The Eighteenth Century wits and poets took great delight in skewering each other, and their leaders, for their vanities, pretenses, dullness, and ignorance. Much of the enjoyment of reading Dryden, or Pope, or (later) Lord Byron, is in seeing a worthy barb fly true to the mark. How sad that they are not among us today. With unfeigned joy, they would string their bows.
Dryden: “Out with it Dunciad! Let the secret pass,/ That Secret to each Fool, that he’s an ass:”
Byron: “Fools are my theme, let satire be my song.”
Dryden: “For every inch that is not fool is rogue.”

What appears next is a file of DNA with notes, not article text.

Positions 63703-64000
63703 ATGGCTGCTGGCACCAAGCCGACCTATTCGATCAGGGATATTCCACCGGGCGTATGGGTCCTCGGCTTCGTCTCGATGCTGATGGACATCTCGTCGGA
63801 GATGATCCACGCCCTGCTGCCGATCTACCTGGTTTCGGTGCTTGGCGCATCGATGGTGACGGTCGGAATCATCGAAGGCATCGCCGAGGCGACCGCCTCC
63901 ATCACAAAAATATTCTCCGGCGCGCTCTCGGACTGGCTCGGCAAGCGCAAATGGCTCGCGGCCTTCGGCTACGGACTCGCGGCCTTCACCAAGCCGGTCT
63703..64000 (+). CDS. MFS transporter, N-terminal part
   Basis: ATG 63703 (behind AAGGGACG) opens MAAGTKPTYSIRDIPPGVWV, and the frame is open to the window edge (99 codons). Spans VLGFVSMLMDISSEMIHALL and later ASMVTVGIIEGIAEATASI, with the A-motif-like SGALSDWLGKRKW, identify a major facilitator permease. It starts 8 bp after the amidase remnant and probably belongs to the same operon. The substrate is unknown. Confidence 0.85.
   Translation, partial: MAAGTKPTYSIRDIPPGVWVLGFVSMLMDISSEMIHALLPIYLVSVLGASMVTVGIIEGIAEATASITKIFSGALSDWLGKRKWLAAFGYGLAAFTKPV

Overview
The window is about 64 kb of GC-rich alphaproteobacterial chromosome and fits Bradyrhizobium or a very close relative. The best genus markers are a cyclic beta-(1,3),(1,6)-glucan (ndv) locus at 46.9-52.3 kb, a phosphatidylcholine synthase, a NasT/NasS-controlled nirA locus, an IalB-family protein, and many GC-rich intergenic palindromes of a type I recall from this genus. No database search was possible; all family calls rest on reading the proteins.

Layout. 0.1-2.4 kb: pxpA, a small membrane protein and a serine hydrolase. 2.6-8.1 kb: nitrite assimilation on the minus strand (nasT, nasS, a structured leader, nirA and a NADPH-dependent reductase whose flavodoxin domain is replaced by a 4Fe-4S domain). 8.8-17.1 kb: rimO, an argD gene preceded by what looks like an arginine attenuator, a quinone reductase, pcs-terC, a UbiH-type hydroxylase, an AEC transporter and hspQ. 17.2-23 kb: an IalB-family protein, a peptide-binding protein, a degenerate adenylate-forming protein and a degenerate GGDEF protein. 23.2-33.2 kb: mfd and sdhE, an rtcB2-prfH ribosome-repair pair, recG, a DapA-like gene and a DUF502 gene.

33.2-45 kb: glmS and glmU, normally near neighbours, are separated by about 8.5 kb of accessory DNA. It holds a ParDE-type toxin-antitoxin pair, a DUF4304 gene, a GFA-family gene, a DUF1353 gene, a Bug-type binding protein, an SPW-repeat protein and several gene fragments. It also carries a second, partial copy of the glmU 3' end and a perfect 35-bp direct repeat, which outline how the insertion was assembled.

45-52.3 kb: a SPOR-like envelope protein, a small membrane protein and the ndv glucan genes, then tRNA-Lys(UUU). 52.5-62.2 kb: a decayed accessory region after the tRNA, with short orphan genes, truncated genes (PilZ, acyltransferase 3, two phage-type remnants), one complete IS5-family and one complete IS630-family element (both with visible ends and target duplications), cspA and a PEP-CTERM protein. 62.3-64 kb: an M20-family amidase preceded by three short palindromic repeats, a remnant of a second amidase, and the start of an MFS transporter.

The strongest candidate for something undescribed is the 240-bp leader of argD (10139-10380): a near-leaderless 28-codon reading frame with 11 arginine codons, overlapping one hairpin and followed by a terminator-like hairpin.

Dryden: “Much malice mingled with a little wit.”
Pope: “of all the causes which conspire to blind/ Man’s erring judgment, and misguide the mind,/ What the weak head with straight bias rules,/ Is pride, the never-failing vice of fools.”
Pope: “A little learning is a dangerous thing…”
Voltaire: “He who thinks himself wise, O heavens! Is a great fool.”
You should check these guys out. Your English teacher in high school never told you how much fun they were having.
Oh yeah, then there’s that modern sage, the new President: “The point is that you can’t be too greedy.” From The Art of the Deal, chapter 2 (written with Tony Schwartz.)
He’s so Vain, he’d probably think this blog is about him.